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A letter to the Black Mamba.

Byline: Eriko Kristoffer C. Dela Cruz

DEAR Mr. Bryant,

This week, you have played your last game as a professional basketball player and member of the Los Angeles Lakers. Now the game will never be the same.

Nothing else can be said about your career. Your resume and accolades speak for themselves.

The millions of fans who have idolized and imitated you will always be a better story than what I can put into words. I have been one of your fans who wore your shoes and tried to hit a game-winning jumper just like you did time and time again.

Your legacy has been so big here that when Kiefer Ravena-arguably the best college player to grace the Philippine court in years-was a rookie, he was dubbed the Blue Mamba, using comparisons to your game.

Other great local professional players like James Yap have also been compared to you.

However, I am not here to talk about your exceptional skills and talent, but simply to tell how much you mean to us.

Thank you for showing the value of hard work. You were one of the league's (and world's) elite, and yet you always woke up at 4 in the morning for practice.

You didn't mind staying on the court after practice to polish your shooting, which had always been pretty darn good even if you sometimes slacked off.

Thank you for being a good example of working hard not only on the court, but off it, as well. You have inspired us to hone whatever talents we have and be so much more. Thank you for making us better persons.

Thank you for being very competitive. There was fire in your eyes when playing against the best, and you never stopped trying to play a great game.

Your head-to-head matchups with Michael Jordan, LeBron James and countless others were a sight to behold, truly awe-inspiring. These inspired us to overcome whatever stood in our way.

Thank you for demonstrating a sense of loyalty. You expressed disappointment over your team's misfortunes during the years that you have been playing. You even requested once that you be traded.

Despite all that, you stuck to your guns, and won more championships. This taught us to be loyal to our friends, family and team even in times we wanted out.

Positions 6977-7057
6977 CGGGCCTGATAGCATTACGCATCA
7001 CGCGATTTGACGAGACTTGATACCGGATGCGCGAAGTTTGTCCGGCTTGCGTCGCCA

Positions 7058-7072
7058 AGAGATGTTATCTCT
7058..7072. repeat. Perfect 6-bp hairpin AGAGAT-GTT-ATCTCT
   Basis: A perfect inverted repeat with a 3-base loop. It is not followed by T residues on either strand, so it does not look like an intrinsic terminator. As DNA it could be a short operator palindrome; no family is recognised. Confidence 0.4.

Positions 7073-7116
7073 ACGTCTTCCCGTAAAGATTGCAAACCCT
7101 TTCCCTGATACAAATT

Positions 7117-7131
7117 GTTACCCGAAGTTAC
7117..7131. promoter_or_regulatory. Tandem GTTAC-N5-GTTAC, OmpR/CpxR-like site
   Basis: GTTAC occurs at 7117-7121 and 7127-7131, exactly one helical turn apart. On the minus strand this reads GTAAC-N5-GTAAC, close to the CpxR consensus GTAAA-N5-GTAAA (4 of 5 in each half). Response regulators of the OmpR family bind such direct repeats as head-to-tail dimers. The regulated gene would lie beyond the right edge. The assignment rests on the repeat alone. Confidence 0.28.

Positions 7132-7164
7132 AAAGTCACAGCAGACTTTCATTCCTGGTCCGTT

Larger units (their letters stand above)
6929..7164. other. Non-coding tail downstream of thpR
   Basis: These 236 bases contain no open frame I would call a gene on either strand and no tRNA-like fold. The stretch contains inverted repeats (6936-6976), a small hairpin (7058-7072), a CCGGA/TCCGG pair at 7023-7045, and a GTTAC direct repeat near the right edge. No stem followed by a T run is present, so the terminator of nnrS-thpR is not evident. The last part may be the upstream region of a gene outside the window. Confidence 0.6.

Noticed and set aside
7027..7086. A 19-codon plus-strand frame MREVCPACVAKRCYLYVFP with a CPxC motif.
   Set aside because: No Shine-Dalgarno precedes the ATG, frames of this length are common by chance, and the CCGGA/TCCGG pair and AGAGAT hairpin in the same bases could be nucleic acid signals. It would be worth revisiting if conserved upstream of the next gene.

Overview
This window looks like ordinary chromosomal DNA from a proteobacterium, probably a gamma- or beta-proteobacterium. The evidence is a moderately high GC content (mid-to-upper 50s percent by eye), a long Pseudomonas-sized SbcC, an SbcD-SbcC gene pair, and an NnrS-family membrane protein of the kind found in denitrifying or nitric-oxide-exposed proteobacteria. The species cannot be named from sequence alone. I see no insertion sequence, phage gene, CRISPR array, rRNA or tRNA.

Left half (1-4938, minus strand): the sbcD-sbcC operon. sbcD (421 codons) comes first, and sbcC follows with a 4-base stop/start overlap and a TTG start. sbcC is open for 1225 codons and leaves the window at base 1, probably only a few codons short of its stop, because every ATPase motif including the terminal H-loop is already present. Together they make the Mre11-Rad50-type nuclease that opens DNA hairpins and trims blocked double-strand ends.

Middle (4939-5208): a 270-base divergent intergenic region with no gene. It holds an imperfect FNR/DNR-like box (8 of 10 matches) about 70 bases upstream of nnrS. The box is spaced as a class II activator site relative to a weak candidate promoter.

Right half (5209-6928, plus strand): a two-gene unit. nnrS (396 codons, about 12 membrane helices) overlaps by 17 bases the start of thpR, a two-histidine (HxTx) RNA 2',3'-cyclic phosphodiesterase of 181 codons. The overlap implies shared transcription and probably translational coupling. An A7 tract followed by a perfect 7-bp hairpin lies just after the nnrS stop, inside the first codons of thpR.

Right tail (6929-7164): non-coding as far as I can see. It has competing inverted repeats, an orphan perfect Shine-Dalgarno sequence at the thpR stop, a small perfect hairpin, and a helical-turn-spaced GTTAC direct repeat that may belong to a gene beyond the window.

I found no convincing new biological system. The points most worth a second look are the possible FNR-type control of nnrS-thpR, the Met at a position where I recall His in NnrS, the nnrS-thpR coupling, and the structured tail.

Thank you for being resilient. We have witnessed your personal problems on and off the court, and how you bounced back from them.

For some athletes, injury signifies the end of their career. To you, however, it was not. You have shown that no matter what happens, if you want it bad enough, you work for it and you succeed.

Your actions showed that whatever challenges life may bring, what matters is that you face it head-on and never give up.

We will take that learning with us even if we won't be seeing you play anymore.

Thank you for letting us realize how to be a good and effective mentor. When the younger generation of basketball stars entered the league, you became their teacher.

LeBron James, who was one of your fiercest competitors, saw you as a big brother because you contributed to who he is now-even if you had been adversaries for a good number of years. Your light inspires us to inspire others in whatever way we can.

Most of all, thank you, Kobe, for being you. There were some people who did not like you because they saw you as cocky, given your talent. You were seen as a ballhog who never learned to trust your teammates. Yet, you never changed your persona just to conform to society, or to be liked by others.

You lived your life just by being you, and this is an inspiration to those who are usually misunderstood by many.

I honestly did not like you for most of your career, but that was because you kept beating the teams and players that I liked. One thing's for sure, though, I respected you as a player and as a person.

Mr. Bryant, maraming salamat dahil naging bahagi ka ng aming buhay at nagsilbing inspirasyon sa maraming Pilipinong humanga sa iyong galing.

Your fan,

Eriko
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Publication:Philippines Daily Inquirer (Makati City, Philippines)
Date:Apr 15, 2016
Words:701
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